Astronaut Chris Hadfield’s cover of David Bowie’s Space Oddity that he recorded while on the International Space Station has over 47 million views. Now retired, the veteran of three spaceflights and first Canadian to walk in space has given a lot of thought to the future of space exploration and what it can mean for all of us. Hear from him now on this episode of the Rocket Ranch.
** NASA Television Video File – Expedition 64 Pre Launch Baikonur Activities – October 8, 2020 – NASA Video
At the Baikonur Cosmodrome in Kazakhstan, the International Space Station’s Expedition 64 crew, Soyuz Commander Sergey Ryzhikov of Roscosmos, Flight Engineers Sergey Kud-Sverchkov of Roscosmos and Kate Rubins of NASA and their backups, Oleg Novitskiy and Petr Dubrov of Roscosmos and Mark Vande Hei of NASA, participated in a variety of activities Sept. 27-Oct. 7 as they prepared for the upcoming mission. Ryzhikov, Kud-Sverchkov and Rubins are set to launch Oct. 14 from Baikonur in the Soyuz MS-17 spacecraft for a six-month mission on the International Space Station. The footage includes the crew’s arrival in Baikonur, their Soyuz fit check in the Cosmodrome’s Integration Facility, the ceremonial Cosmonaut Hotel flag-raising ceremony and other training milestones.
** Expedition 63 Astronaut Chris Cassidy speaks with Time Magazine – October 5, 2020 – NASA Video
Aboard the International Space Station, Expedition 63 Commander Chris Cassidy of NASA discussed his mission and future space exploration during an in-flight event Oct. 6 with TIME Magazine’s “TIME 100 Talks” series. Cassidy is in the final weeks of his six-and-a-half month mission on the station, heading for a return to Earth Oct. 22 aboard a Russian Soyuz spacecraft.
** Northrop Grumman’s Cygnus 14 Rendezvous and Capture – October 5, 2020 – NASA Video
Loaded with almost four tons of supplies and scientific experiments, Northrop Grumman’s unpiloted Cygnus cargo ship arrived at the International Space Station Oct. 5, four days after launching from the Wallops Flight Facility, Virginia atop the company’s Antares rocket. Named the “SS Kalpana Chawla” in honor of the late NASA astronaut who lost her life in the Columbia accident in February 2003, Cygnus was captured by Expedition 63 Commander Chris Cassidy of NASA using the station’s Canadian-built robotic arm. Ground controllers then installed Cygnus to the Earth-facing port of the Unity module where it will reside until mid-December.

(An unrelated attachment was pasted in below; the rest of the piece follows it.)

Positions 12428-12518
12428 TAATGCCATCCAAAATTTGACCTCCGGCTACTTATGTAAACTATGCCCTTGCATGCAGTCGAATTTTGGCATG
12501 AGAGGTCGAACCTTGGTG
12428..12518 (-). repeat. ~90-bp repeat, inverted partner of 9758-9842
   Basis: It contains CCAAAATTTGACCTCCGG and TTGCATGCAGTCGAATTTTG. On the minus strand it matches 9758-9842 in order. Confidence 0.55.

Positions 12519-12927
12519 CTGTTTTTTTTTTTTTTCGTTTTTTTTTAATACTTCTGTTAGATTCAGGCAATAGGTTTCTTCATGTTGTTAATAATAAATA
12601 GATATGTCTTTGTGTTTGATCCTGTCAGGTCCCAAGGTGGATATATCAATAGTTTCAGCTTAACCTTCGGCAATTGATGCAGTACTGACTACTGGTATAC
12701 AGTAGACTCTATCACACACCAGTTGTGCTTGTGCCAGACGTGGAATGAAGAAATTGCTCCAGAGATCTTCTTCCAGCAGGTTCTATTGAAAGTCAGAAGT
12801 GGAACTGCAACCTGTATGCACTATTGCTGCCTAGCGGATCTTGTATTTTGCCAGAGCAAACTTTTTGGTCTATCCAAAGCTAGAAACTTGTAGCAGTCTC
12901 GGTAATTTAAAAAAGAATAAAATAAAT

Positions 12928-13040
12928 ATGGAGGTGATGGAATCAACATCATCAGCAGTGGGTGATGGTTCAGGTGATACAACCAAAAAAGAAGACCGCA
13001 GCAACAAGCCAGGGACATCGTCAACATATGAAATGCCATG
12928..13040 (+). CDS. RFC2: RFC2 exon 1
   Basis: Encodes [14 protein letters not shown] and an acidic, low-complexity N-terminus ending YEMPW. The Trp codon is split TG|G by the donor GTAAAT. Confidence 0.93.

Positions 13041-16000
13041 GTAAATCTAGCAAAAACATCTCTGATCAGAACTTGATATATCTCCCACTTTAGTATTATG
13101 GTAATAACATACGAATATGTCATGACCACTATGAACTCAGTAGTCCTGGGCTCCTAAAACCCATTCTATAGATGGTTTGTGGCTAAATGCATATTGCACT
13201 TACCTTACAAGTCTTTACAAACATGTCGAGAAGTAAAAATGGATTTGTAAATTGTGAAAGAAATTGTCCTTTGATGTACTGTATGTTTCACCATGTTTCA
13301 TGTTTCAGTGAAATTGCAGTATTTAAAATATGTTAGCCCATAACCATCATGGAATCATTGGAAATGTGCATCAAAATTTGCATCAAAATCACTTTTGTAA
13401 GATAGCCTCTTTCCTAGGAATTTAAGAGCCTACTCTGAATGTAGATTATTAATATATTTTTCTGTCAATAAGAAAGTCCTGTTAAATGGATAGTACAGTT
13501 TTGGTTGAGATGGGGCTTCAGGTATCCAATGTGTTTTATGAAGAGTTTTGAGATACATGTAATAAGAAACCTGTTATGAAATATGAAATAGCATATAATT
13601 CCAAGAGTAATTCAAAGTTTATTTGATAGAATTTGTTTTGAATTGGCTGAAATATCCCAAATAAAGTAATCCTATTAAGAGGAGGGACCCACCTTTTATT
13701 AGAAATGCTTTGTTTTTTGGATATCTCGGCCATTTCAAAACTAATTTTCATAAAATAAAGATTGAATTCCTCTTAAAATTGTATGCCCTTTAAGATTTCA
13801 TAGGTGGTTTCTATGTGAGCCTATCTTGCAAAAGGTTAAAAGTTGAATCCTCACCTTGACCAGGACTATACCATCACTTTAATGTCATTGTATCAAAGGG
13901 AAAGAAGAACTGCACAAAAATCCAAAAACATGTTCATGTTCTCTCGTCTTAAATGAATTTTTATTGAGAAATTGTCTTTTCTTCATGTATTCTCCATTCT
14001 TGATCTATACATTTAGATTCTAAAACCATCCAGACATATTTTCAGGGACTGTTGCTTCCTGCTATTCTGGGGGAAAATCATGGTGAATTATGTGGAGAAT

NASA’s Watts on the Moon Challenge — the agency’s newest public prize competition — is now open and accepting submissions. NASA invites innovative minds from across the United States to provide ideas for sustainable energy storage, distribution, and management on the lunar surface.
As part of the Artemis program, NASA will send astronauts to new areas of the Moon including the lunar South Pole, and prepare for human exploration of Mars. As noted in the agency’s recent lunar surface report, sustainable missions will require an unprecedented capacity for power. Astronauts will need a continuous supply of power from multiple sources to live and work on the Moon for long periods. A flexible and robust system for surface power is key to safe and robust lunar exploration.